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fizzle

[fiz-uh l] /ˈfɪz əl/
verb (used without object), fizzled, fizzling.
1.
to make a hissing or sputtering sound, especially one that dies out weakly.
2.
Informal. to fail ignominiously after a good start (often followed by out):
The reform movement fizzled out because of poor leadership.
noun
3.
a fizzling, hissing, or sputtering.
4.
Informal. a failure; fiasco.
Origin
1525-1535
1525-35; earlier fysel to break wind, frequentative of *fise < Old Norse fīsa to break wind; akin to feist
Synonyms
2. miscarry, collapse, founder.
Dictionary.com Unabridged
Based on the Random House Dictionary, © Random House, Inc. 2014.
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Examples for fizzle
  • The early euphoria could rapidly fizzle into surly disappointment.
  • Remove any one of the basic components, though, and the fire will either fail to ignite or will fizzle out by itself.
  • With the local elections over, the protests will probably fizzle for a while.
  • If they stall, the coalition could yet fizzle out in failure.
  • And her popularity could fizzle, once her novelty value wears off and she has to start revamping her party.
  • The big question is whether this interest in controlling risk will fizzle out as economies recover.
  • They tend to lose their reformist zeal and see their growth fizzle.
  • Even if protests fizzle for the time being, a certain pride of reclaiming possession was vividly in evidence.
  • The result of the storm was more of a fizzle than a disaster and weather agencies took criticism for a false alarm.
  • If the star has retained its original, puffy envelope of hydrogen gas, the jet stops dead and the gamma-ray burst may fizzle.
British Dictionary definitions for fizzle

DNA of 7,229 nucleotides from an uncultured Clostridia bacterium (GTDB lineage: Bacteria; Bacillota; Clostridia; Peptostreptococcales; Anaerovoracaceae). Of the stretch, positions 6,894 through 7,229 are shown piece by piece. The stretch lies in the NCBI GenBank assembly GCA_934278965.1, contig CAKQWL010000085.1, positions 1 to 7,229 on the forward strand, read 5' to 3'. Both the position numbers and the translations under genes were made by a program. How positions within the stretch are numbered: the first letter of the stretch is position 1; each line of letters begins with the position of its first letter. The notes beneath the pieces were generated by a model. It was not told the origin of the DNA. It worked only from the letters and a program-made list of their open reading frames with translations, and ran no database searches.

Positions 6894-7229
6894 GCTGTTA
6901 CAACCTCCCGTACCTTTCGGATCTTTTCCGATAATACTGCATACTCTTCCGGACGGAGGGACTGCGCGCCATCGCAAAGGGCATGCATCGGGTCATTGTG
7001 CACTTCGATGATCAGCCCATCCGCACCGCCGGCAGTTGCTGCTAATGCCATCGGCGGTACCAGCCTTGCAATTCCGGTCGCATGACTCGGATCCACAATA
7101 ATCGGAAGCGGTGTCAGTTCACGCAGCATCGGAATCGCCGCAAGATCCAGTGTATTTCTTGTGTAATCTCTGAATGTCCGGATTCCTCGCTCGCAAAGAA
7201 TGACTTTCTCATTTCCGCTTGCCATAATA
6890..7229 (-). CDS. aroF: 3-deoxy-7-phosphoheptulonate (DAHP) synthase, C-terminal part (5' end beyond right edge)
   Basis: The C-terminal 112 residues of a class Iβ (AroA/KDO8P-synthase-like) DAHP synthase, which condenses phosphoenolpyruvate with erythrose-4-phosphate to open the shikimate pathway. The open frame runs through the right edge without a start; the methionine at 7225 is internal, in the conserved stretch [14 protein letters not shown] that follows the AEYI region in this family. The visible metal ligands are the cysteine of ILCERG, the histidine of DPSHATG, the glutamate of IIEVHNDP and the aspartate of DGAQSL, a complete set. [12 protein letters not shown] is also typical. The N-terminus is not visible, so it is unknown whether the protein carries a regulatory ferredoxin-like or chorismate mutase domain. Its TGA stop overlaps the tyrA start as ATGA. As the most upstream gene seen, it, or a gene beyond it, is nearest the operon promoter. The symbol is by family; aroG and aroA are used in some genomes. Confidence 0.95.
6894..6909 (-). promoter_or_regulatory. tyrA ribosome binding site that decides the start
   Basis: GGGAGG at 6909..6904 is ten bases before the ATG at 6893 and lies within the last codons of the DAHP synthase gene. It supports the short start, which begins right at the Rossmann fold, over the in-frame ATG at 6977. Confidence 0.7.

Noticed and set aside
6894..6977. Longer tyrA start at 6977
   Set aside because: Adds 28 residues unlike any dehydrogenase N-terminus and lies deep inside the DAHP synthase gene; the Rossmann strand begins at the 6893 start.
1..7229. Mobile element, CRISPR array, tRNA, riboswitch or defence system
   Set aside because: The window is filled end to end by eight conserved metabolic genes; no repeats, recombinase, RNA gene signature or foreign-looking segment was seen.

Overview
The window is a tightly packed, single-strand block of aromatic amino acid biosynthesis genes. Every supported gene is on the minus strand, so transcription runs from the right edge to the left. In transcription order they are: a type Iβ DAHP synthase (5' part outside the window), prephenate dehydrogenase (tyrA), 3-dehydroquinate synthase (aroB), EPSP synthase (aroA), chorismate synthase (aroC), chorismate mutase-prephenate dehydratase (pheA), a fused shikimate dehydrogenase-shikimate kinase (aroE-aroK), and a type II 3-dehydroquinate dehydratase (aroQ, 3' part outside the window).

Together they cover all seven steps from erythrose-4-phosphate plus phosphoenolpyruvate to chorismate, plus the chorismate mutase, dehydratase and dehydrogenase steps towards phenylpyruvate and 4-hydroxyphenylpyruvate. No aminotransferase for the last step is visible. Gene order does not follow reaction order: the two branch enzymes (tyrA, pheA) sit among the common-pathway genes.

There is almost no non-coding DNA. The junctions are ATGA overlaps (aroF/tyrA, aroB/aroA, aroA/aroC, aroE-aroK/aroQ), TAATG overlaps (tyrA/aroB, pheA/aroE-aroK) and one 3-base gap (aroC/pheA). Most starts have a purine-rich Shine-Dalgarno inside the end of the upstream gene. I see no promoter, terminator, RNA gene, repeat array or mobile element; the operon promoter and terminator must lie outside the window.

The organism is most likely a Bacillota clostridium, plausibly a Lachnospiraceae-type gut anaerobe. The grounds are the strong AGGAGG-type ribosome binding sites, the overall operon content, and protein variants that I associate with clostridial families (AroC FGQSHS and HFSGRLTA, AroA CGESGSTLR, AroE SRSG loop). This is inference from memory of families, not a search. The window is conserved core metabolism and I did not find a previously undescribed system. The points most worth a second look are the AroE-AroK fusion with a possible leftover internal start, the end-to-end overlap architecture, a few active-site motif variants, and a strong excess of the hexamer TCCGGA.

fizzle

/ˈfɪzəl/
verb (intransitive)
1.
to make a hissing or bubbling sound
2.
(often foll by out) (informal) to fail or die out, esp after a promising start
noun
3.
a hissing or bubbling sound; fizz
4.
(informal) an outright failure; fiasco
Word Origin
C16: probably from obsolete fist to break wind
Collins English Dictionary - Complete & Unabridged 2012 Digital Edition
© William Collins Sons & Co. Ltd. 1979, 1986 © HarperCollins
Publishers 1998, 2000, 2003, 2005, 2006, 2007, 2009, 2012
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Word Origin and History for fizzle
v.

1530s, "to break wind without noise," probably altered from obsolete fist, from Middle English fisten "break wind" (see feisty) + frequentative suffix -le. Related: Fizzled; fizzling.

Noun sense of "failure, fiasco" is from 1846, originally U.S. college slang for "failure in an exam." Barnhart says it is "not considered as derived from the verb." The verb in this sense is from 1847.

Online Etymology Dictionary, © 2010 Douglas Harper
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Slang definitions & phrases for fizzle

fizzle

noun

: Our monster bash was a fizzle

verb

To fail; lose effect; flop, peter out: I bail out of all my commitments and things fizzle

[1840s+ College students; fr the lackluster sibilance of a damp firecracker]


The Dictionary of American Slang, Fourth Edition by Barbara Ann Kipfer, PhD. and Robert L. Chapman, Ph.D.
Copyright (C) 2007 by HarperCollins Publishers.
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